Mr. W. Jennings (Harringay) quotes from Marx’s “Capital” the following passage (page 661, Glashier edition): –
Accumulation of wealth at one pole is, therefore, at the same time accumulation of misery, agony of toil, slavery, ignorance, brutality, mental degradation, at the opposite pole.
Mr. Jenning’s asserts, without evidence, that the workers are getting better off and that “they do take a greater share of the wealth produced.” On the strength of this he writes: “Perhaps, after all, Marx was not infallible.”
Marx was not infallible, but Mr. Jennings has yet to show Marx wrong on the point at issue. If Mr. Jennings had looked further into Marx’s writings, he would have seen that Marx made it perfectly clear that he was referring to the worker’s position relative to that of the capitalist. Thus, on page 631 of the Glaisher edition he dealt with the increase in the workers’ purchasing power and added :—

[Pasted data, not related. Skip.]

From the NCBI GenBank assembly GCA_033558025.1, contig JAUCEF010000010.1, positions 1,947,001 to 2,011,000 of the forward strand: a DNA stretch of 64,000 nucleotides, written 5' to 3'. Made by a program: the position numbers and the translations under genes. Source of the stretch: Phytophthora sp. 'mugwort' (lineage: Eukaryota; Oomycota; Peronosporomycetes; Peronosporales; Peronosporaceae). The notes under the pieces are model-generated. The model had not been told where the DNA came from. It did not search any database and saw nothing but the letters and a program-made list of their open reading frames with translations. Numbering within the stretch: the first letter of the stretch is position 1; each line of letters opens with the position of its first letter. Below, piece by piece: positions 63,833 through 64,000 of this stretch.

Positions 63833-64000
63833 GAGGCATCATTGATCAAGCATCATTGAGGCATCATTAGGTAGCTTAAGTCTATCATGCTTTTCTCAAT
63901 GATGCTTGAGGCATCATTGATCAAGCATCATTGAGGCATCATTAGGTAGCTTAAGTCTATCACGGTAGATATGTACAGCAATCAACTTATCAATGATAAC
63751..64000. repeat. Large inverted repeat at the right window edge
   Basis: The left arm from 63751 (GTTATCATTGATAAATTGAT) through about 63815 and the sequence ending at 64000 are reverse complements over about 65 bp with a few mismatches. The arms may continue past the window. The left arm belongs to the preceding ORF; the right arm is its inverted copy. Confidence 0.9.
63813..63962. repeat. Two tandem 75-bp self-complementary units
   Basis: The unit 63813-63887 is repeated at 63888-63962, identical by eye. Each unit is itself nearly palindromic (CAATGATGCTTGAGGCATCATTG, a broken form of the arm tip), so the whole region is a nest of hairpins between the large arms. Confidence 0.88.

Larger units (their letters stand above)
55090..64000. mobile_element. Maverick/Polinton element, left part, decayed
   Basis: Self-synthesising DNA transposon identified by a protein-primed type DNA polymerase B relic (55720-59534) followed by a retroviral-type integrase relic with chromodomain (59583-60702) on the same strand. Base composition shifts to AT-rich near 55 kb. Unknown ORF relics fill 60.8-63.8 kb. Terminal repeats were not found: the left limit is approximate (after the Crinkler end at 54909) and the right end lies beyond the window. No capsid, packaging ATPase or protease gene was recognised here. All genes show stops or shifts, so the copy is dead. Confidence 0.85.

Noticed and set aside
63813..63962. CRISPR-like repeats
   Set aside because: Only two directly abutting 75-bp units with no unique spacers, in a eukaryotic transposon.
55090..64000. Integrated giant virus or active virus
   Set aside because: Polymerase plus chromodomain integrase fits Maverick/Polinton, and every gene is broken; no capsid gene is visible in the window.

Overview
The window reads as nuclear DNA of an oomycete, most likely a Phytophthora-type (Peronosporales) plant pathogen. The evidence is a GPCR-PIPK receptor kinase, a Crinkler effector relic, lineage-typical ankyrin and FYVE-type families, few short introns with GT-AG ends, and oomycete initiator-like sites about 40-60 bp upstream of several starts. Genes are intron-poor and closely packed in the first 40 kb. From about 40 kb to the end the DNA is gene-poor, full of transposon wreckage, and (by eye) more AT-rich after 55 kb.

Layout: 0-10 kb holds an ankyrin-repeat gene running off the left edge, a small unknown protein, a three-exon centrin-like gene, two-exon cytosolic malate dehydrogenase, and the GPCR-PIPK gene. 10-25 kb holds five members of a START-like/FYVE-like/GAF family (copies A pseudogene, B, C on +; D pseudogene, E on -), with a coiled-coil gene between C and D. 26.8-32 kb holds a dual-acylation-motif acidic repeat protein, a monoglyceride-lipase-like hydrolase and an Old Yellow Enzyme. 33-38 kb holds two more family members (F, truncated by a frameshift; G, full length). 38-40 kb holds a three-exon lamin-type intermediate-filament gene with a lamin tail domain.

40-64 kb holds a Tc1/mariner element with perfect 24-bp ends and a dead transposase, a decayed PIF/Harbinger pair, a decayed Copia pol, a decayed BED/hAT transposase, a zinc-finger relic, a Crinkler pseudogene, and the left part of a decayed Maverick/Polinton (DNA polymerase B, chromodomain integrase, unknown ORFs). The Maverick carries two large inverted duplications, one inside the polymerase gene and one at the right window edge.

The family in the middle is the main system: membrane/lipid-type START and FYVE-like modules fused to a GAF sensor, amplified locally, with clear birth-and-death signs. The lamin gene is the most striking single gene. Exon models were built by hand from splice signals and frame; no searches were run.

But just as little as better clothing, food, and treatment, and a larger peculium, do away with the exploitation of the slave, so little do they set aside that of the wage-worker.
Secondly, a moment’s reflection should have shown Mr. Jennings that the workers can, as Marx explained, receive a larger amount of the necessaries of life without receiving “a greater share of the wealth produced.”